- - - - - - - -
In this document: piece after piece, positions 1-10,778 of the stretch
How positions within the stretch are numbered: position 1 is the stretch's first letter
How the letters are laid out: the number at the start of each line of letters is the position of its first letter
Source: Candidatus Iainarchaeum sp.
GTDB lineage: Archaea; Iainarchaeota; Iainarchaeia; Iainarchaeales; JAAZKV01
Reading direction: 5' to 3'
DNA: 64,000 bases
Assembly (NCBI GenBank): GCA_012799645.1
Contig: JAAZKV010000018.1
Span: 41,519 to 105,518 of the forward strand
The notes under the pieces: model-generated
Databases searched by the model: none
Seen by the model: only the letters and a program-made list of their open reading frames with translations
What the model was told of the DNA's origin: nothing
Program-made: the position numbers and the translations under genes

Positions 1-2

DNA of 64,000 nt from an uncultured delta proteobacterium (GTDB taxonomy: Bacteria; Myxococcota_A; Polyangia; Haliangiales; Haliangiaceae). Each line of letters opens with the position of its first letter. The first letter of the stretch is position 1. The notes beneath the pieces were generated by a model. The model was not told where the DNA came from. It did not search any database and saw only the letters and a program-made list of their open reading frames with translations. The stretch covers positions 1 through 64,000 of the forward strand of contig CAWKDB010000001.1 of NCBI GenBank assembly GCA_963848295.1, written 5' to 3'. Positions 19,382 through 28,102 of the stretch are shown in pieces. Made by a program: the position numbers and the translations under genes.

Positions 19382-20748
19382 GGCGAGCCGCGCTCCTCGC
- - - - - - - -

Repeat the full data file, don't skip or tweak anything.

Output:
In this document: piece after piece, positions 1-10,778 of the stretch
How positions within the stretch are numbered: position 1 is the stretch's first letter
How the letters are laid out: the number at the start of each line of letters is the position of its first letter
Source: Candidatus Iainarchaeum sp.
GTDB lineage: Archaea; Iainarchaeota; Iainarchaeia; Iainarchaeales; JAAZKV01
Reading direction: 5' to 3'
DNA: 64,000 bases
Assembly (NCBI GenBank): GCA_012799645.1
Contig: JAAZKV010000018.1
Span: 41,519 to 105,518 of the forward strand
The notes under the pieces: model-generated
Databases searched by the model: none
Seen by the model: only the letters and a program-made list of their open reading frames with translations
What the model was told of the DNA's origin: nothing
Program-made: the position numbers and the translations under genes

Positions 1-2

DNA of 64,000 nt from an uncultured delta proteobacterium (GTDB taxonomy: Bacteria; Myxococcota_A; Polyangia; Haliangiales; Haliangiaceae). Each line of letters opens with the position of its first letter. The first letter of the stretch is position 1. The notes beneath the pieces were generated by a model. The model was not told where the DNA came from. It did not search any database and saw only the letters and a program-made list of their open reading frames with translations. The stretch covers positions 1 through 64,000 of the forward strand of contig CAWKDB010000001.1 of NCBI GenBank assembly GCA_963848295.1, written 5' to 3'. Positions 19,382 through 28,102 of the stretch are shown in pieces. Made by a program: the position numbers and the translations under genes.

Positions 19382-20748
19382 GGCGAGCCGCGCTCCTCGC